Sea Level Rise

Determining the amount of sea level rise in the past, and predicting it for the future is a tricky proposition at best, and may possibly be something that’s not currently possible to do.

The media touts recent studies as proof of global warming and of disastrous sea level rise in the future.

Examining the basic components of sea level rise can provide a better perspective on the issue. They are:

  • The amount of glacier melt or growth
  • Increase or decreases in ocean temperatures
  • Subsidence
  • Rebound from past glacier activity
  • Geologic and topographic features along shorelines

It may well be that satellite measurements of sea levels are the most accurate, but these have only been available for the past twenty-five years, since approximately 1992.

These measurements show an average sea level rise of approximately 3.2 mm/year, or about 12 inches per 100 years. IPCC data show that sea level rise from 1930 to 1950 was equal to or greater than the rise shown by satellites from 1992 to the present. This would indicate there hasn’t been a recent acceleration in sea level rise.

Sea Level Rise from IPCC AR5 Satellite altimetry readings are shown with 90% confidence levels as an error bar.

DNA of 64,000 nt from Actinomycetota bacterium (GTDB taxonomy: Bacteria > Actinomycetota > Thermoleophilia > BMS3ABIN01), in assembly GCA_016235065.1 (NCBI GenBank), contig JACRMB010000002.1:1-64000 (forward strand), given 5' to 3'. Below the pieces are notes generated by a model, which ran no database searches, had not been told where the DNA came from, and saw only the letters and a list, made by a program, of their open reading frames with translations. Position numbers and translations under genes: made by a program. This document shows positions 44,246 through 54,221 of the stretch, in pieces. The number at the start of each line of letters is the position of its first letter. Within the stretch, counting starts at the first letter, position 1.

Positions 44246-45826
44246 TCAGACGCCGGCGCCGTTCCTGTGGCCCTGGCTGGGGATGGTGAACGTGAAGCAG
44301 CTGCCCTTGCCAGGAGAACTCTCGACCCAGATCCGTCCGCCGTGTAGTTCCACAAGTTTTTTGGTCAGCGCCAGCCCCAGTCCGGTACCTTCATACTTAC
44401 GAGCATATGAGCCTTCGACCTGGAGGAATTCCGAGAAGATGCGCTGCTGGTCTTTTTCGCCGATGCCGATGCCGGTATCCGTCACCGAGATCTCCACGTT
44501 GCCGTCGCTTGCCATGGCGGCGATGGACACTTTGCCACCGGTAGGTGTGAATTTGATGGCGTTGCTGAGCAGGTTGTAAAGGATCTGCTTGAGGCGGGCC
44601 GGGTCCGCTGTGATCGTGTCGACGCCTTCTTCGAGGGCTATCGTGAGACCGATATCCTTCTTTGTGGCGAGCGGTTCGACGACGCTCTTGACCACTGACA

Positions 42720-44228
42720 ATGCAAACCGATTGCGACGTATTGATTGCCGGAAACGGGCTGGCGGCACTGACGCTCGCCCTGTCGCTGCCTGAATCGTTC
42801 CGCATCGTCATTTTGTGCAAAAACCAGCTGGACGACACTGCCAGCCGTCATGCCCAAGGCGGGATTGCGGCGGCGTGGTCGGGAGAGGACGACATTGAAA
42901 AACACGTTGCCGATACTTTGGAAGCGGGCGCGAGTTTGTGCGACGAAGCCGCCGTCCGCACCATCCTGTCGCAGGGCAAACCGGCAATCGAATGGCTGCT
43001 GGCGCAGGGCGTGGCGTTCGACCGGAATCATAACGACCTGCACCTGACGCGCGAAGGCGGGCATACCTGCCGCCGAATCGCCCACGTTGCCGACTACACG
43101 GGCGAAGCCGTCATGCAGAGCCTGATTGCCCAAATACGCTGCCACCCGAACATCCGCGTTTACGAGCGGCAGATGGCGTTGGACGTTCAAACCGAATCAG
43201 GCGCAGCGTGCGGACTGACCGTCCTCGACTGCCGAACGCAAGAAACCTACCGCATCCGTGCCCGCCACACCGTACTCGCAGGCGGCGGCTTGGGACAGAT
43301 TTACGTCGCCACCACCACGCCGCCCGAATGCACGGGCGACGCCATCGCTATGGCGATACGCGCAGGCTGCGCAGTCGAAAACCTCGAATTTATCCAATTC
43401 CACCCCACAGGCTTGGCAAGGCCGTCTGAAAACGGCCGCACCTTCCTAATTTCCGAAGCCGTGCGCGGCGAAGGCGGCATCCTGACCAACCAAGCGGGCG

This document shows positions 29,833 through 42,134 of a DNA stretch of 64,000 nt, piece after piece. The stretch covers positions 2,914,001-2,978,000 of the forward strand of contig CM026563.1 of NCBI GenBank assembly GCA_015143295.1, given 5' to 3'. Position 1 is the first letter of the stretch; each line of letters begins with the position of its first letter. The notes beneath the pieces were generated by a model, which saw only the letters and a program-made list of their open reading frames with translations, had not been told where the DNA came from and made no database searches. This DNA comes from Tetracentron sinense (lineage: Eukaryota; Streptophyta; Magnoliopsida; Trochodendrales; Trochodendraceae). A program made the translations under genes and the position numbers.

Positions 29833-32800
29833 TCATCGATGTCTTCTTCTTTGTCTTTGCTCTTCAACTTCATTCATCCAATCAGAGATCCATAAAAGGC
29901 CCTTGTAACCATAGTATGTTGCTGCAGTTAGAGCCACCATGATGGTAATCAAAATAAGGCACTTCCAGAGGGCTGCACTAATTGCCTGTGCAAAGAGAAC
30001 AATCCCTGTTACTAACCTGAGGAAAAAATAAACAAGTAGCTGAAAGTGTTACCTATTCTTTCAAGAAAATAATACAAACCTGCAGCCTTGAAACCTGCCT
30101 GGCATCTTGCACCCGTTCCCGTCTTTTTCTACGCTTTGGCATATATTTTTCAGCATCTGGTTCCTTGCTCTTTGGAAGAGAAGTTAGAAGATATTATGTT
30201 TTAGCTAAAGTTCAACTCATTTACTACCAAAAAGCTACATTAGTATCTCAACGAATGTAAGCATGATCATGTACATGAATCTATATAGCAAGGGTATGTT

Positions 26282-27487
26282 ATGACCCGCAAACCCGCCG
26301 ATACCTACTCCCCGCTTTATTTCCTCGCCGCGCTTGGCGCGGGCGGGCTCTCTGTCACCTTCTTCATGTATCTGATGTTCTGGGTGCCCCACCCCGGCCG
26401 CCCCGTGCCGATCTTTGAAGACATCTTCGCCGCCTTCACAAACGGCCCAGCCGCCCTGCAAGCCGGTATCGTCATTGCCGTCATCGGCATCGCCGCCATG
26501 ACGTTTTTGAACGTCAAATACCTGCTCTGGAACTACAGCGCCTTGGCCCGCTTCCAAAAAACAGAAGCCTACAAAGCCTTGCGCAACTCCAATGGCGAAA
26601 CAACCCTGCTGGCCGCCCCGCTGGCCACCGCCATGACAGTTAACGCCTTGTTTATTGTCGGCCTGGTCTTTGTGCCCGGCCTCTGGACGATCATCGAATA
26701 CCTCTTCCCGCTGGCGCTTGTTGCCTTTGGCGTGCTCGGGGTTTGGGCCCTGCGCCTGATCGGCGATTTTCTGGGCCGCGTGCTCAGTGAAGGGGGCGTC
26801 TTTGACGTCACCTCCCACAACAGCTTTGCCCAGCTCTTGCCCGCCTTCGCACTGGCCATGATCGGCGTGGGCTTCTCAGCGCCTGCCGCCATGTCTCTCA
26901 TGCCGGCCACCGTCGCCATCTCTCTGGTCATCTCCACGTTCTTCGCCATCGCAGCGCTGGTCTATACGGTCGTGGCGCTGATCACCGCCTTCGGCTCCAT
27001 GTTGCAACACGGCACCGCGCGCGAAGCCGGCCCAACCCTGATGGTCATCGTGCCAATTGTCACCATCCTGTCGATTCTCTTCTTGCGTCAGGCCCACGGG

Sea Level Rise from IPCC AR5
Satellite altimetry readings are shown with 90% confidence levels as an error bar.

Here are the variables involved in making estimates about past sea level rise, and predictions about future sea level rise:

  1. Sea levels have risen since the last ice age due to melting glaciers. What happens over the next 100 years depends on whether currently existing glaciers melt, or increase in size.
  2. Over the past 2,000 years global temperatures have increased and decreased. As a result, oceans levels have risen and fallen.
  3. Tidal gauges around the world have been used to measure sea level rise locally, and were the primary method for measuring sea level rise globally prior to the use of satellites. In modern times, tidal gauges have become very sophisticated, replacing gauges mounted on pilings etc. with electronic measuring devices. Tidal gauge measurements were inherently difficult to use for measuring global sea level rise because they were affected at different locations by:
  • Subsidence. Locally, the ground subsided so that the gauges indicated a rise in sea level that was actually a lowering of the ground level.
  • Rebound from the last ice age. Glaciers deformed the Earth where they stood during the last ice age. Areas where the glacier was thickest caused the Earth to sink, while at the edge of the glacier the Earth tended to rise. With the loss of glaciers the Earth rebounded where the glacier was heaviest, and the tidal gauges, such as around Sweden, would indicate a lowering of the sea level. Obversely, such as in Venice, the tidal gauges would indicate rising sea levels.

4. Geologic processes, such as described above, land use and coastal or river engineering and erosion can influence how sea level rise affects specific shorelines.

Sensational Cover Showing Statue Of Liberty Being Submerged by the Sea